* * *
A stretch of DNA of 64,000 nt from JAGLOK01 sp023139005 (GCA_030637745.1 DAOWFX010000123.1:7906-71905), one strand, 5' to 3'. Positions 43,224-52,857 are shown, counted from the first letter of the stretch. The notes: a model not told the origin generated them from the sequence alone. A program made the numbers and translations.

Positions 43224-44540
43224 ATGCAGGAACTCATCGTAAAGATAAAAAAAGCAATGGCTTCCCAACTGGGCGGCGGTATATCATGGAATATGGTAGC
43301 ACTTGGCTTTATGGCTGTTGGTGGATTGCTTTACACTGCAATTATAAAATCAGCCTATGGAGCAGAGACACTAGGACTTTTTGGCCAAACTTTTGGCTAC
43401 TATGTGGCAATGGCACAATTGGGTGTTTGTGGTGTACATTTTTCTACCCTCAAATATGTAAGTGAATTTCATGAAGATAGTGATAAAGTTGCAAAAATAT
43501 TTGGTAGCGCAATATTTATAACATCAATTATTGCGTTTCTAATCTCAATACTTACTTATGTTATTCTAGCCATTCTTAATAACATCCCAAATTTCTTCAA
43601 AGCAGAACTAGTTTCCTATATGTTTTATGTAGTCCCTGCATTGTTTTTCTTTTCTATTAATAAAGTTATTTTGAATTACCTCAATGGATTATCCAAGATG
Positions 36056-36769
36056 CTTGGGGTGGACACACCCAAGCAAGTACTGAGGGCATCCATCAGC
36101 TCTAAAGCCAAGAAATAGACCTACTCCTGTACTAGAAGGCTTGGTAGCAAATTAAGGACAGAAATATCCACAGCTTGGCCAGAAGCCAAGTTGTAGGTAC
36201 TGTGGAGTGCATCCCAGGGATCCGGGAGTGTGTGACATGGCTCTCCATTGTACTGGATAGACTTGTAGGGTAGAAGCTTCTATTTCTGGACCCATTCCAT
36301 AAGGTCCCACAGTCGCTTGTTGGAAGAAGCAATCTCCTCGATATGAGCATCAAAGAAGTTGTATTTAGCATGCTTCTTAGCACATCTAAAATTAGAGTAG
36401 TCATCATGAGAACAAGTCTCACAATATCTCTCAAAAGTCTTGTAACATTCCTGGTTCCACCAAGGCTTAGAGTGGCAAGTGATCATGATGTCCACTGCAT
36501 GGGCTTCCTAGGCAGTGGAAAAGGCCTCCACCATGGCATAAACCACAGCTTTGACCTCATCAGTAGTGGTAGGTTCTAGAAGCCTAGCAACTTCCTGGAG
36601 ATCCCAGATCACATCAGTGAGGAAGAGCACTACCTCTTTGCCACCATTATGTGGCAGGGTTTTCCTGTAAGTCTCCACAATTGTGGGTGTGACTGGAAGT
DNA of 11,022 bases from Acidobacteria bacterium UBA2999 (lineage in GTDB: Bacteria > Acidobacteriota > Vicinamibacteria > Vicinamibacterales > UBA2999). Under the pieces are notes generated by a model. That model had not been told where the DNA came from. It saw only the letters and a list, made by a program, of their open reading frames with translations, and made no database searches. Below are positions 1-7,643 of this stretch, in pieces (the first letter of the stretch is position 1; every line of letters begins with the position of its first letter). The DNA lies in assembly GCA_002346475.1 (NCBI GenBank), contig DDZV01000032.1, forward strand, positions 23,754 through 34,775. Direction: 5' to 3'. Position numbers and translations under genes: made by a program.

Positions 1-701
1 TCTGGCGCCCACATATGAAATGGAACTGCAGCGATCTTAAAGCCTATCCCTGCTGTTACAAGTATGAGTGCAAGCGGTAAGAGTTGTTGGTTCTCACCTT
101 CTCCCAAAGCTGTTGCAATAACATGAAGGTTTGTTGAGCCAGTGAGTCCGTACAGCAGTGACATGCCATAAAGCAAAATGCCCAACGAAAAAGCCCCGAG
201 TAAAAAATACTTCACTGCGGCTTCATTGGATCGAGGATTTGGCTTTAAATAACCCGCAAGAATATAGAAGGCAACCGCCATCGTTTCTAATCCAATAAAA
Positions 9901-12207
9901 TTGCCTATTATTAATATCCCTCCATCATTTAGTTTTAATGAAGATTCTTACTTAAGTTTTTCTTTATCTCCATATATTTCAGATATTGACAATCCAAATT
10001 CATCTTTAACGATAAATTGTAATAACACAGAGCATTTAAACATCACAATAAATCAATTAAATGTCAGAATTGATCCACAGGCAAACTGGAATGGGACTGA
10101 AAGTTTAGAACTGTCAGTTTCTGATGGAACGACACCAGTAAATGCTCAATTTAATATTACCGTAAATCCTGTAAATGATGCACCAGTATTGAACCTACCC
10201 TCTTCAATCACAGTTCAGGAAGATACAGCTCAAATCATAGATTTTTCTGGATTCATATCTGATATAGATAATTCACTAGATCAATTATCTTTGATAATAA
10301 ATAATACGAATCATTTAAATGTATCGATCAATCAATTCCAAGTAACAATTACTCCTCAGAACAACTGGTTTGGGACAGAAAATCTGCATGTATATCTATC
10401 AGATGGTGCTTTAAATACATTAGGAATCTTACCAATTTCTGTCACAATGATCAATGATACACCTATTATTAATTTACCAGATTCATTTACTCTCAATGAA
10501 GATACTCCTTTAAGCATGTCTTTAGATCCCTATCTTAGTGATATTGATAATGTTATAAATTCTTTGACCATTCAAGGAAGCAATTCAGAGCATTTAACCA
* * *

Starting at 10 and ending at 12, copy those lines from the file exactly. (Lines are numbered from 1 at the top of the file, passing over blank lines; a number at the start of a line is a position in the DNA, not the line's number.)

36101 TCTAAAGCCAAGAAATAGACCTACTCCTGTACTAGAAGGCTTGGTAGCAAATTAAGGACAGAAATATCCACAGCTTGGCCAGAAGCCAAGTTGTAGGTAC
36201 TGTGGAGTGCATCCCAGGGATCCGGGAGTGTGTGACATGGCTCTCCATTGTACTGGATAGACTTGTAGGGTAGAAGCTTCTATTTCTGGACCCATTCCAT
36301 AAGGTCCCACAGTCGCTTGTTGGAAGAAGCAATCTCCTCGATATGAGCATCAAAGAAGTTGTATTTAGCATGCTTCTTAGCACATCTAAAATTAGAGTAG